NMR - Aromatics, Timescales, Coupling and Deuteration¶
In aromatic systems, symmetry plays a large role in the proton environments. These are pretty straight forward, though have been explicitly laid out below.
Coupling Constant (\(J\))¶
When two protons are coupled, the amount that they will split is know as the coupling constant. This is the same between the two sides of the coupled protons. These are independent of the external magnetic field and the thus will be independent o the spectrometer.
\(J\) is measured in \(Hz\), not \(ppm\) and typically ranges anywhere from \(0\) to \(18\:Hz\)
This basic kind of splitting is know as first order splitting and occurs when shift difference (in \(Hz\)) between the two coupled protons is much larger than \(J\)
Second Order Splitting¶
This occurs when the shift difference (in \(Hz\)) between the two coupled protons is similar or smaller than \(J\)
As can be seen below (b) this is expressed as a skewing of the integrated peak area of the spit protons. The inner lines will have an area larger than 1 and the outer lines will have an area less than 1.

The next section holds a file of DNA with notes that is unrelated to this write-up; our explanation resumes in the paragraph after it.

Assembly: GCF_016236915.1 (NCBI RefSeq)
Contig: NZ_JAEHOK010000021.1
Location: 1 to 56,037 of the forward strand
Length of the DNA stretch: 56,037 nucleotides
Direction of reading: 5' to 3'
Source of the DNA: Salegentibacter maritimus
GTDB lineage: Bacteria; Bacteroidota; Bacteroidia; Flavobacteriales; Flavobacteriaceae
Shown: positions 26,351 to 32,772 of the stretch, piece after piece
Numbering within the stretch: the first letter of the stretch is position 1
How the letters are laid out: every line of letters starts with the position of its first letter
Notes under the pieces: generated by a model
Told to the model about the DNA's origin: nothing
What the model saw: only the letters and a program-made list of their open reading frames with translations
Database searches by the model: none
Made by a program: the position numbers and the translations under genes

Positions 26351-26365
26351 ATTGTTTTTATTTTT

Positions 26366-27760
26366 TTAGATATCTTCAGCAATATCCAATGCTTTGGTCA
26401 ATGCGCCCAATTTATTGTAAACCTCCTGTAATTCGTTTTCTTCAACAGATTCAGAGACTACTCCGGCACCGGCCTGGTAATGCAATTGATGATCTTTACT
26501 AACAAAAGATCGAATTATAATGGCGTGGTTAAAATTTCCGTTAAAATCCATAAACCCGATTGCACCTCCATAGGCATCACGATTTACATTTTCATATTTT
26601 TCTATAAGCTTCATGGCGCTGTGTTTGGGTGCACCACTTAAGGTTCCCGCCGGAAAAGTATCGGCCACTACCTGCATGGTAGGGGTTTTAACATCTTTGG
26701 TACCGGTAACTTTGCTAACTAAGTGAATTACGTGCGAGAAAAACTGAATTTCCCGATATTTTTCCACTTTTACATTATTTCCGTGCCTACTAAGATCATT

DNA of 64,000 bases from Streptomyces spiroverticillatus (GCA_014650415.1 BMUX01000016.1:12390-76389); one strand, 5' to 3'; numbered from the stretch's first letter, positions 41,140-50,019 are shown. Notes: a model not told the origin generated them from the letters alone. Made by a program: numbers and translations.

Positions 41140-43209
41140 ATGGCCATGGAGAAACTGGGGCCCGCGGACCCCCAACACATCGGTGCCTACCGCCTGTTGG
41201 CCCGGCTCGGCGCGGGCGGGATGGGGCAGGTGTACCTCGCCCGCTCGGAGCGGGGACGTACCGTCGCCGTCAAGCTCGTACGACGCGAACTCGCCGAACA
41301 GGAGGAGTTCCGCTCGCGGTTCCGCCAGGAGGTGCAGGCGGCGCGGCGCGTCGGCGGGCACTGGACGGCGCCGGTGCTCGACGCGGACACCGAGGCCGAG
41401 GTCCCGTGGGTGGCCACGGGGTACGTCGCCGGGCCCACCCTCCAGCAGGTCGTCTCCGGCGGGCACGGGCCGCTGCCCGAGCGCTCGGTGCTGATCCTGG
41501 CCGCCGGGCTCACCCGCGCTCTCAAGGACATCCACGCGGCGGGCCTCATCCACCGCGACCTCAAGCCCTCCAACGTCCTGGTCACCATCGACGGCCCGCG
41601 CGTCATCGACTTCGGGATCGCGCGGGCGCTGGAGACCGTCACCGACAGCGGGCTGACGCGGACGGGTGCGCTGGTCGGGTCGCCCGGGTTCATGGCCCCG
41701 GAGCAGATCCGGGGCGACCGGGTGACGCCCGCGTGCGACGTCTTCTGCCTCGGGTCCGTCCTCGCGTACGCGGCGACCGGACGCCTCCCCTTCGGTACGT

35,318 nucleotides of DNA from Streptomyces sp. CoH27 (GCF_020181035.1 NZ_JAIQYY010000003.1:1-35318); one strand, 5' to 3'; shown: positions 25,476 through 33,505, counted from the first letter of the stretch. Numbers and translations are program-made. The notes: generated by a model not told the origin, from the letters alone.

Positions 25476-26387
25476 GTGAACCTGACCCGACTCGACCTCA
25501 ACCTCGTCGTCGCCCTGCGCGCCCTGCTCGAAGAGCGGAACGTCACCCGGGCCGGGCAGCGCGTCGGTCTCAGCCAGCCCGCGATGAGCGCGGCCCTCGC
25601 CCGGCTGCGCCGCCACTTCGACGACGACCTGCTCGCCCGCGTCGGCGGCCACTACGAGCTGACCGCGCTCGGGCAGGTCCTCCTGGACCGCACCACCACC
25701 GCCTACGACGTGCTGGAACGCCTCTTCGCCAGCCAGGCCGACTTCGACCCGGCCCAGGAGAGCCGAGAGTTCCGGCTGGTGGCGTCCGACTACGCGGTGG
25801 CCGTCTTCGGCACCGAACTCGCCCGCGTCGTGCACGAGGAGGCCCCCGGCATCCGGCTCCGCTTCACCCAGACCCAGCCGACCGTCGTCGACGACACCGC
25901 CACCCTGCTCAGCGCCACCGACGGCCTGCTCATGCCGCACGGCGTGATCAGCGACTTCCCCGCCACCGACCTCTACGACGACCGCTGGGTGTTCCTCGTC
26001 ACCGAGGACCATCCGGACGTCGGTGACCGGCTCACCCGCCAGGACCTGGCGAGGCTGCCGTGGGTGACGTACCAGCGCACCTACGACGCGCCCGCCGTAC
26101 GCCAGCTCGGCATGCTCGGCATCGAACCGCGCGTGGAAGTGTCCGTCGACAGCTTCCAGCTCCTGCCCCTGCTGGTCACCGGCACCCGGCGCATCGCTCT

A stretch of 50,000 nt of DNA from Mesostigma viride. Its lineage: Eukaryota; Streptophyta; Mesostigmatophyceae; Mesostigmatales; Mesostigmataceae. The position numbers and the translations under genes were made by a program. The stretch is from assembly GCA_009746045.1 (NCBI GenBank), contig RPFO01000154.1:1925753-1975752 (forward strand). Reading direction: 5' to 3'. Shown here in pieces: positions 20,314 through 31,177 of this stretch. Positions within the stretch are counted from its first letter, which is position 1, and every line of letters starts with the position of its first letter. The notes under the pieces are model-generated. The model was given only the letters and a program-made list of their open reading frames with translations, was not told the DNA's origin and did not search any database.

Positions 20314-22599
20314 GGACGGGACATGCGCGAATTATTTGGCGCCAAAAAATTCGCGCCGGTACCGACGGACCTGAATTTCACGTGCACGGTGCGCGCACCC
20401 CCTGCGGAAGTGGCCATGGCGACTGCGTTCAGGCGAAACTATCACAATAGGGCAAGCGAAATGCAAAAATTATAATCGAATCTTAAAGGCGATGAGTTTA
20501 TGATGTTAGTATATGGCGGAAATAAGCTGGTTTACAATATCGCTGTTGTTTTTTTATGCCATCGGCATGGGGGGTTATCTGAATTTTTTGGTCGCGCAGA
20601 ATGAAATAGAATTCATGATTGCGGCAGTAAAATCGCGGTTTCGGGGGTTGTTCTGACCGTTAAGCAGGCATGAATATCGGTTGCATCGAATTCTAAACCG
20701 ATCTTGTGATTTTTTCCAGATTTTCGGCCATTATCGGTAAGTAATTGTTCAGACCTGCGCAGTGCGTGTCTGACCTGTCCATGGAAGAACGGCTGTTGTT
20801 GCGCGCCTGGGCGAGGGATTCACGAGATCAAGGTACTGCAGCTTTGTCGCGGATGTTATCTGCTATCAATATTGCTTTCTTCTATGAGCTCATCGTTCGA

The distinction between first and second order coupling is demonstrated in the figure below:
Temperature plays an important role in NMR, as by increasing the temperature, we increase the kinetic energy and the excitation will start to get averaged.
Within NMR, an important characteristic is the timescale of the measurement, that is; how long it takes the spectrometer to take a reading. This is vital because NMR is geometry dependent, so features such as the asymmetry of the ethanol molecule won’t show up. This is because, while the hydroxyl group is off centre, the rotation of the methyl group is so fast that within the timescale of \(\hnmr\), on average, all of the methyl hydrogens will interact equally with the hydroxyl LPE.
We use deuterated solvents for three specific reasons:
The deuterated protons will absorb the EM waves in a completely different region, so this will prevent the signal from swamping the sample reading. The deuteration is not perfect however and so a solvent peak will typically be seen, however it will be at a much lower concentration.
The NMR spectrometer can use this deuterated peak to keep itself in reference/calibrated, as the magnetic field can drift.
It can effectively act as another reference, either instead of, or as well as TMS. The shift between TMS and the solvent is well known, so it can remove the need for TMS entirely.